Real Yields’ Warning to Riskier Fixed Income

Risk Management

Developments in real bond yields and breakeven rates on inflation-protected bonds suggest how rest of  the fixed income market will perform. That’s particularly relevant now.

Real yields always matter. But bond investors would do well to pay particular attention to what’s happening with them now. That’s because an environment of rising US real yields and falling breakeven rates on index-linked US Treasury bonds suggests fixed income and currency risk markets should brace for more pain.

 

Our model of US real yields versus index-linked inflation breakeven rates suggests that markets are destined for yet more US dollar appreciation, weakness in emerging market bonds and currencies, and declines in high yield bonds; investment grade and US Treasuries, by comparison, will likely remain rangebound. 

 

Broadly speaking, the model outlines four different market regimes, depending on whether real yields and breakevens are falling or rising – more detail can be found in this article. Each of these regimes has different implications for fixed income assets and currencies (see Fig. 1)

 

Fig. 1 – Real yield regimes

Source: Bloomberg, Pictet Asset Management; monthly asset class returns cover period 31.12.1999-31.08.2022. Dollar return taken from Dollar Spot Index. Developed market bond returns taken from following Bloomberg Barclays indices: US Treasury Index, US Corporate Index, US Corporate High Yield Index, Pan-European Corporate Index, Pan-European High Yield Index. Emerging market asset bond and currency returns taken from: JPMorgan EMBI Total Return Index, JP Morgan CEMBI Broad Diversified Composite Index, MSCI Emerging Markets Currency Index.

So, for instance, during periods of falling real yields and rising breakeven rates – as occurred between September and November of last year on the back of rising inflation expectations amid pent-up demand and supply shocks – the dollar tends to weaken while risky bonds and credit tend to appreciate. Or, a period of rising real yields and rising breakeven rates – which happened in the wake of the Ukraine invasion and led the US Federal Reserve to abandon its ‘transitory inflation’ narrative and begin hiking rates – tend to lead to a rise in the dollar but falls in Treasuries and investment grade credit.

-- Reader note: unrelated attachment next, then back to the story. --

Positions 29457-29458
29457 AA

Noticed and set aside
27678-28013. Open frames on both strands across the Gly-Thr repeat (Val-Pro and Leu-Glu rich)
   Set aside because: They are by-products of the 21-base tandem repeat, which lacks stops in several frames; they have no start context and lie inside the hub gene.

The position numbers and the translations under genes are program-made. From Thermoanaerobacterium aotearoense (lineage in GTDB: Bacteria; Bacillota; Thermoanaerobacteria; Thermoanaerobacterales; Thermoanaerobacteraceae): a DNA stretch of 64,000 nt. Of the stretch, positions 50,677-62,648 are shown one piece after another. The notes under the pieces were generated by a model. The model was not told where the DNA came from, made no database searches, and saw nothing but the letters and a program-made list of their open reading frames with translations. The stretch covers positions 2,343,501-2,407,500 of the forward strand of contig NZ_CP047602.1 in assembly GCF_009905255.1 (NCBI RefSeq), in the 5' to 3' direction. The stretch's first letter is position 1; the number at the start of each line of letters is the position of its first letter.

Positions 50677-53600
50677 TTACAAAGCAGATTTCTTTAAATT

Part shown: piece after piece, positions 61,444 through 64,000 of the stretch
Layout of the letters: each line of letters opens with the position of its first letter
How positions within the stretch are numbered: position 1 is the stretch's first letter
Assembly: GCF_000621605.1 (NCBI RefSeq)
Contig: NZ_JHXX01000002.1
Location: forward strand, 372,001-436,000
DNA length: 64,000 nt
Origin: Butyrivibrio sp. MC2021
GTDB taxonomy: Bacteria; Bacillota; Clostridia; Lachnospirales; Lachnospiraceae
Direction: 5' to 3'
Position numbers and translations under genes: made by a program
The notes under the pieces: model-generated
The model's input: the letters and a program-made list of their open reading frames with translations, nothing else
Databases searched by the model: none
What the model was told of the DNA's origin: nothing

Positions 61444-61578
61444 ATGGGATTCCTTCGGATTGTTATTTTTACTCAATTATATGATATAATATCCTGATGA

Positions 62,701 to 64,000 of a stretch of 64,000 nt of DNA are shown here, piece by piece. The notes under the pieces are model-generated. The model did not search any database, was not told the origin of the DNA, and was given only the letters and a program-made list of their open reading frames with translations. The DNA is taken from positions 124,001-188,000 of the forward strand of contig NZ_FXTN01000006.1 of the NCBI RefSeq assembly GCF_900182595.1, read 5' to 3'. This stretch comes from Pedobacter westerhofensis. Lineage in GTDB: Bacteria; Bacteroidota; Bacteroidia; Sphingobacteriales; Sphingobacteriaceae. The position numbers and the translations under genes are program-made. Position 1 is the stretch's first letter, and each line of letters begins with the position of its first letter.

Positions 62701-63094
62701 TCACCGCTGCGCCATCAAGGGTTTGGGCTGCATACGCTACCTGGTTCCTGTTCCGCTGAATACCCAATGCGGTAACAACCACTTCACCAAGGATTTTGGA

In normal times there might be slower transitions between longer-lasting regimes. But over the previous year we’ve seen dramatic changes in the macroeconomic and monetary narrative – from central bank hawkishness to dovishness and back again. Over this period, the upper bound of the US Federal Funds Target Rate has moved from 0.25 per cent to 2.5 per cent against a backdrop of consumer price inflation that peaked at 9.1 per cent, its highest since 1981. As a result, since August 2021, we have cycled through several regimes of our model {see Fig. 2].

 

Fig. 2 – Regime change

Real yield regimes vs US 10 year breakeven and US 10 year real yield, % 

Source: Bloomberg, Pictet Asset Magement. Data from 30.06.2021 to 01.09.2022.

And then there was the latest shift. In August this year, Fed policymakers made it clear they were concerned that inflation wasn’t falling as fast as they’d anticipated and that they didn’t want to make the same the mistakes of the 1970s – when the Fed’s anti-inflation measures were repeatedly ended prematurely. This culminated in chairman Jerome Powell’s hawkish Jackson Hole speech. There he made it clear that the Fed’s overarching focus was to bring inflation back to its 2 per cent target. This, in turn, required a period of below trend growth and softening labour market conditions – “pain” in his words. Returning to a neutral rate of interest wasn’t sufficient. Instead, he argued, a restrictive policy stance would have to be maintained for some time.

 

That puts us in a regime of rising real yields and falling breakeven rates (regime 3 in Fig.1).

 

Investors hoping for a quick turnaround should take note. Recent history has had the Fed quickly reverse course on policy tightening in the face of weakening growth. But now, as long as inflation looks to resist returning to target in a reasonable time frame, it looks as though the Fed will turn a blind eye to rising unemployment and recession risks. 

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